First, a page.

Survey: Wealthier Nations Less Religious

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    (Photo: AP Images / Katsumi Kasahara)
    Pedestrians walk past an electronic board showing the current Nikkei 225 average in Tokyo Monday, Oct. 29, 2007.
By Nathan Black, Christian Post Reporter
November 5, 2007|4:21 pm

"It is easier for a camel to go through the eye of a needle than for a rich man to enter the kingdom of God." Results from a recent survey may agree with that familiar Scripture passage.

A Pew Research Center report recently showed that religion is less likely to be central to the lives of individuals in richer nations than poorer ones.

The survey found a strong relationship between a country's religiosity and its economic status. According to the report, which released last month, African and some Asian countries – which are among the poorest in the world – scored highest on the religiosity scale. Meanwhile, rich Western European countries are among the most secular. Canada, Japan and Israel are also wealthy nations that have low levels of religiosity.

The United States, the wealthiest nation, was "most notably" an exception, scoring higher in religiosity than those in Europe. The level of religiosity in the United States was found to be similar to less economically developed countries such as Mexico. Americans tend to be more religious than the publics of other affluent nations, the survey stated.

Other exceptions include the oil-rich, predominantly Muslim kingdom of Kuwait which has a much higher level of religiosity than its economic situation would predict.

The Pew survey also measured the highly debated relationship between religion and morality. Results showed that in much of Africa, Asia, and the Middle East, there is a strong consensus that belief in God is necessary for morality and good values. In Japan and China, however, the majority does not agree that believing in God is required for morality.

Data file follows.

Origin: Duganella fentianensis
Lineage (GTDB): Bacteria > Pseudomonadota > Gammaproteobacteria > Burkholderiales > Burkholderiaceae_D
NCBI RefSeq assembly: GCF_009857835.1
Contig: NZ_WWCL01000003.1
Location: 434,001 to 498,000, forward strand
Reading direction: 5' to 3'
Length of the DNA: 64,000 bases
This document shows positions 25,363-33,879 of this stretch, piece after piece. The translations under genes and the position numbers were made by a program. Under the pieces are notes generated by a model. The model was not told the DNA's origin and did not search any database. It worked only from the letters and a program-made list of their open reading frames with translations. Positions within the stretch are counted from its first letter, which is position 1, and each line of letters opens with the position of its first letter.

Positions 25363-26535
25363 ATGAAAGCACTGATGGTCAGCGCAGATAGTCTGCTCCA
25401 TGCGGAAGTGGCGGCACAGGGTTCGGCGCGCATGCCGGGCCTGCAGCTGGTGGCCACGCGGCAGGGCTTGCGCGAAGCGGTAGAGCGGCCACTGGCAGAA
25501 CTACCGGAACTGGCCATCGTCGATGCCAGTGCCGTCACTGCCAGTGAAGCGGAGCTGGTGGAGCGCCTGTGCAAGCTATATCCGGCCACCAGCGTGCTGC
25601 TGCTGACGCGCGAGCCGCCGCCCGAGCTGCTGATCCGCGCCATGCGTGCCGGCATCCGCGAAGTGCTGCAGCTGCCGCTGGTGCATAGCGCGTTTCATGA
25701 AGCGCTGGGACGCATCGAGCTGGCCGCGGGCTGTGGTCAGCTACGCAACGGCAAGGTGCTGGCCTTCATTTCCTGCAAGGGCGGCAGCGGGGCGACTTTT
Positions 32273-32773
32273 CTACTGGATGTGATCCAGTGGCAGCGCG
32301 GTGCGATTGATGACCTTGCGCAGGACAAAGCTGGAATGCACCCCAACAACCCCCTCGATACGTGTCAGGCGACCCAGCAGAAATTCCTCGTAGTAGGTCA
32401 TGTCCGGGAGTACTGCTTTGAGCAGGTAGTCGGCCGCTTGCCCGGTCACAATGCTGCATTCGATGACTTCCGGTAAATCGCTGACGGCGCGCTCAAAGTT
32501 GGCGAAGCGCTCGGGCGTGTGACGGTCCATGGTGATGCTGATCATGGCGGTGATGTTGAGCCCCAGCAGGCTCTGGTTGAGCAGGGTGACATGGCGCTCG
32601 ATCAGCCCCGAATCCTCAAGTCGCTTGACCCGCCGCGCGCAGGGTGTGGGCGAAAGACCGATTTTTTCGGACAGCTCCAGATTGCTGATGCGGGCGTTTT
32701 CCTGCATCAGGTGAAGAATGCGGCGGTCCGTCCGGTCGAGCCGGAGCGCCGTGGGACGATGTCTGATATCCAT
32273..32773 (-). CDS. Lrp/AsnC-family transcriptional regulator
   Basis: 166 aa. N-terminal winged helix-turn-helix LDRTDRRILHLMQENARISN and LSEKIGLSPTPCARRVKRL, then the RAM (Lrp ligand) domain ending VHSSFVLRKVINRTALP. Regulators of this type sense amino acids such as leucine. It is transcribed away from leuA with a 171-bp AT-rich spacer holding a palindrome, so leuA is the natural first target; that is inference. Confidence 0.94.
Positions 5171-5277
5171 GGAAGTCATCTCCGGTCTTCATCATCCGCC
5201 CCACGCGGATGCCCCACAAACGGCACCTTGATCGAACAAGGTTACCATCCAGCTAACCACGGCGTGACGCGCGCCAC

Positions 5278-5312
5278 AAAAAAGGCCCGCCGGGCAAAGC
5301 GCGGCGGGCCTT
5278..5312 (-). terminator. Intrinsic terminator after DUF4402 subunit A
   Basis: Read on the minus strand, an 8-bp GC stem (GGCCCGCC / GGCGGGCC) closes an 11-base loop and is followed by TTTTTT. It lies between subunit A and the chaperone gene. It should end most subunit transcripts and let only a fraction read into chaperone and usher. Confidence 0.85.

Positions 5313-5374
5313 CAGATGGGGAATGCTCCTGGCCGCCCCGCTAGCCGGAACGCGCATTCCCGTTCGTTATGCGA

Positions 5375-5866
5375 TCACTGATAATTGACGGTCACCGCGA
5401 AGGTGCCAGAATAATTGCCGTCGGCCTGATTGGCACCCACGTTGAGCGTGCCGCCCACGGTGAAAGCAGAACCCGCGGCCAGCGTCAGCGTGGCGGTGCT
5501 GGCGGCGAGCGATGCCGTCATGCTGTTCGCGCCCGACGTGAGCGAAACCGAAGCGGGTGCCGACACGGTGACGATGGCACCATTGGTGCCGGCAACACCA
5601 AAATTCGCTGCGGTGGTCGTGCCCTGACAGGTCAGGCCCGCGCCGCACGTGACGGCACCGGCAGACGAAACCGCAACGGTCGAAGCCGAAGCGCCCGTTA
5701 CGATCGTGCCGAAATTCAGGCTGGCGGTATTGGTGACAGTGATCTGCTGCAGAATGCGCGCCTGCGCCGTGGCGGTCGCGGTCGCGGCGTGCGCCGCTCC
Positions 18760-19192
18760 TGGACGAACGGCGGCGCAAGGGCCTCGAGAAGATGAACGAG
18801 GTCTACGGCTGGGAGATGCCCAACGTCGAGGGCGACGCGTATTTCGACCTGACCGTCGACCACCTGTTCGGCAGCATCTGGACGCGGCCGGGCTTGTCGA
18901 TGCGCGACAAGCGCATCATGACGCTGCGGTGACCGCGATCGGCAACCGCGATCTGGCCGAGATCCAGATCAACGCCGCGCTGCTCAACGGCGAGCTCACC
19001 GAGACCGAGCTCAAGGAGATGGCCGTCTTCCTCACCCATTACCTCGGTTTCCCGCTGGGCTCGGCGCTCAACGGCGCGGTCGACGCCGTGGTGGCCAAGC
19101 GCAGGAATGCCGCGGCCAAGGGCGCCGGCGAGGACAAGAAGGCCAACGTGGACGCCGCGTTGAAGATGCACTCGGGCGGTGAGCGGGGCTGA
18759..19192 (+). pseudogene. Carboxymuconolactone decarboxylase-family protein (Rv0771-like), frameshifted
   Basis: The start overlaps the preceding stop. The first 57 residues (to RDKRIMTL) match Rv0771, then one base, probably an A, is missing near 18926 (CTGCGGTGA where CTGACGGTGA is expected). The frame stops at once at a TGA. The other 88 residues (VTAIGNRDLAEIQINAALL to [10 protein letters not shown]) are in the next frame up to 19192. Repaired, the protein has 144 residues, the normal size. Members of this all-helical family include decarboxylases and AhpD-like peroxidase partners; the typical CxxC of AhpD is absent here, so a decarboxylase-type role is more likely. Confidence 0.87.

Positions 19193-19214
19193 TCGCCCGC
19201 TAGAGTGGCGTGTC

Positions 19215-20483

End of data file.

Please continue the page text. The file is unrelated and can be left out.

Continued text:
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Throughout much of Europe as well as Canada, majorities think morality is achievable without faith.

Opinions were more mixed in the United States. There, 57 percent say belief in God is necessary to have good values and to be moral while 41 percent disagree.

In many countries, younger people were significantly more likely to reject the notion that morality requires a belief in God.

Over the last five years, the percentage of people who think believing in God is necessary for good values has increased in nine countries, stayed about the same in 10, and declined in 13. Sharp decreases were found in Eastern Europe, India and Kenya.

The survey was done as part of the Pew Global Attitudes Project, which is a series of worldwide public opinion surveys that encompass a broad array of subjects.

 

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